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Randal Grichuk to the disabled list; Brandon Moss to the outfield; Tommy Pham to St. Louis

Mark J. Rebilas-USA TODAY Sports

As the non-waiver trade deadline approached, the St. Louis Cardinals' most immediate need was first base. Mark Reynolds, who became the de facto everyday first-sacker after Matt Adams tore his quad, had hit about on par with what a fan might have reasonably expected entering 2015. Reynolds had a low average, a mediocre on-base percentage, and an okay slugging percentage. Taken together, Reynolds was a slightly worse than average batsman at the position that produces the most offensive output in the league.

In the weeks before the trade deadline, general manager John Mozeliak defined the size of the needle the Cardinals front office was attempting to thread with any trade. He stated that their preference was to acquire a rental at first base because they did not want to block Adams at the position in 2016 and beyond. Then Matt Holliday tore his quad a second time upon returning from the DL at something less than 100% after a five-week stint necessitated by his first strain of the muscle. Suddenly, the Cards' outfield depth—which seemed 20,000 leagues deep on opening day—was as shallow as a puddle and their need for a lineup-augmenting bat all the more pronounced.

The Cardinals acquired Brandon Moss, a first baseman/outfielder. The move was the type depth layering that has come to define Mozeliak's tenure as GM. Rather than trade for a two-month rental at first base, Mozeliak added a rental under control for a bit longer (one year and two months, thanks to Moss's final year of arbitration eligibility) and in the outfield as well as at first. If Jason Heyward signs elsewhere, the Cards have Holliday, Moss, Stephen Piscotty, and Randal Grichuk to handle the corner outfield positions. Should Adams reveal himself to be something less than a big-league first baseman at the plate, Moss might be used to cover that defensive position and provide pop at the plate. In a way, Moss provides the Cards with a lefthanded-hitting filler of the role Allen Craig might have occupied on this team had his offensive output not cratered a year ago.

But the depth got a bit even shallower on Sunday when Grichuk was forced to leave the game against the Marlins early due to pain in his elbow. The Cardinals labeled his condition "tightness" in his right elbow during the game. Afterwards, the club announced that Grichuk would require an MRI on Monday in order assess the damage. On Monday afternoon, we learned via the Cardinals' official Twitter account that Grichuk has been diagnosed with a right elbow strain that necessitated placement on the 15-day DL. Via J.J. Bailey of KMOV, Grichuk shared that it is a combination a muscle and ligament strain (maybe the team should've added an "s" to the tweet?). According to Alex Ferrario of KMOX, Mozeliak stated that Grichuk is expected to miss between 15 and 20 games.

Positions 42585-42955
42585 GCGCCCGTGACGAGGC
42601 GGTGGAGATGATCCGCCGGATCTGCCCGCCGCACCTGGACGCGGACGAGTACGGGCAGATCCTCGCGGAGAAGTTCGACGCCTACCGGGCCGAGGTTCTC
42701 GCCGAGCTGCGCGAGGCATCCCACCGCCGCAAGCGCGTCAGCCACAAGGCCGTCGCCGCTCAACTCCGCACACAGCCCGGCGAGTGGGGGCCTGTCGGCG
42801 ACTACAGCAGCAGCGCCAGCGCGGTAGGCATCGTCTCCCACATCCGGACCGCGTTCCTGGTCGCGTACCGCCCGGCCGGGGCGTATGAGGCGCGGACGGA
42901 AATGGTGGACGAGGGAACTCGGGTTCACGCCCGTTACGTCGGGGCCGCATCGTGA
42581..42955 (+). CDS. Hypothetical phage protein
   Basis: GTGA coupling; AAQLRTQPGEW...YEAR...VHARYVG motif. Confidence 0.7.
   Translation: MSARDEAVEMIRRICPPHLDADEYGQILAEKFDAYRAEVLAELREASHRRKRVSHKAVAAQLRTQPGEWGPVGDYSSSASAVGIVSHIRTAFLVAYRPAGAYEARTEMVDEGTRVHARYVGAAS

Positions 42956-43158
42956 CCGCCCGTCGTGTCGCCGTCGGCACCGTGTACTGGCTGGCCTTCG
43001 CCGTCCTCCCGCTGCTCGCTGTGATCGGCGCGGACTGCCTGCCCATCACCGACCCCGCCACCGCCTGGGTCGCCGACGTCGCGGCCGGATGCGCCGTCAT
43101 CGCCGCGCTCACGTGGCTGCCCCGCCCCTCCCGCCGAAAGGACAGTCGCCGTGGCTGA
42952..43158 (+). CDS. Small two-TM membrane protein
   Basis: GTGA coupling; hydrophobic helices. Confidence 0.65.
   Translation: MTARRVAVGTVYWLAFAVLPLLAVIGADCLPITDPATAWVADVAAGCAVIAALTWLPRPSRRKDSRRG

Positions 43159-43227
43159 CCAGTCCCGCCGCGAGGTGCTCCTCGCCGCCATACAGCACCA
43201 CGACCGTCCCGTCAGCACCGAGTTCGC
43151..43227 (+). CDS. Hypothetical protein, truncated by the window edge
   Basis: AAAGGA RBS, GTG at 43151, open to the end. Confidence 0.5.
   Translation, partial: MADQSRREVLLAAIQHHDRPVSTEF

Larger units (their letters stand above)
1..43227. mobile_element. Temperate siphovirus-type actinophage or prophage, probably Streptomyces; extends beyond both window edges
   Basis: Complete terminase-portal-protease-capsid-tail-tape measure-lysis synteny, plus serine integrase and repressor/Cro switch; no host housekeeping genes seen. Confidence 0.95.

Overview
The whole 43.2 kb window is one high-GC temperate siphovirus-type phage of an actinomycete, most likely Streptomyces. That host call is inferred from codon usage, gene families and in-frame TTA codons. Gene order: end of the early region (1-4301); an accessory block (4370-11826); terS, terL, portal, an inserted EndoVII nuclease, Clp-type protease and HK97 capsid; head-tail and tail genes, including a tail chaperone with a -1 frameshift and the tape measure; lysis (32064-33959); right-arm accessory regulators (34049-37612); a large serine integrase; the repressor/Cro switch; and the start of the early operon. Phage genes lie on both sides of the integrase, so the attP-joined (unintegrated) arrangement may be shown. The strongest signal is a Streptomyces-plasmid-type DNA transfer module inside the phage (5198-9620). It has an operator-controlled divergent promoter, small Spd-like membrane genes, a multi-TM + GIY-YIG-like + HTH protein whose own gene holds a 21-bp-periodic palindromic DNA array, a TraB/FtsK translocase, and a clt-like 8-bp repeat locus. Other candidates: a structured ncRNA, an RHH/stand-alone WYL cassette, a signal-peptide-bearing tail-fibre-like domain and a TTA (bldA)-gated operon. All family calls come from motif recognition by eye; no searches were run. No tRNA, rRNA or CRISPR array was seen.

To replace Grichuk on the 25-man active roster, St. Louis recalled the oft-injured Tommy Pham from Triple-A Memphis where he is tearing the cover off the ball once again this season.

However, the Cardinals appear intent on an outfield alignment that does not include Pham or the club's starter in center field on opening day in 2014. Peter Bourjos and Pham are on the bench tonight. Matheny has opted for the same outfield alignment he went with against the Marlins on Sunday after removing Grichuk from the game due to injury.

  • Right Field: Piscotty
  • Center Field: Heyward
  • Left Field: Moss
It's clear where Bourjos sits in the St. Louis outfield pecking order with respect to tonight's starters. After the organization's decision to promote Pham to St. Louis earlier this year and play him daily over Bourjos, it seems likely that the 27-year-old nonprospect sits higher on the organizational outfield depth chart than does Bourjos. And Bourjos might be pushed further down from fifth within a month. Mozeliak indicated on Monday afternoon that the organization expects Jon Jay and Holliday back in September, along with Grichuk.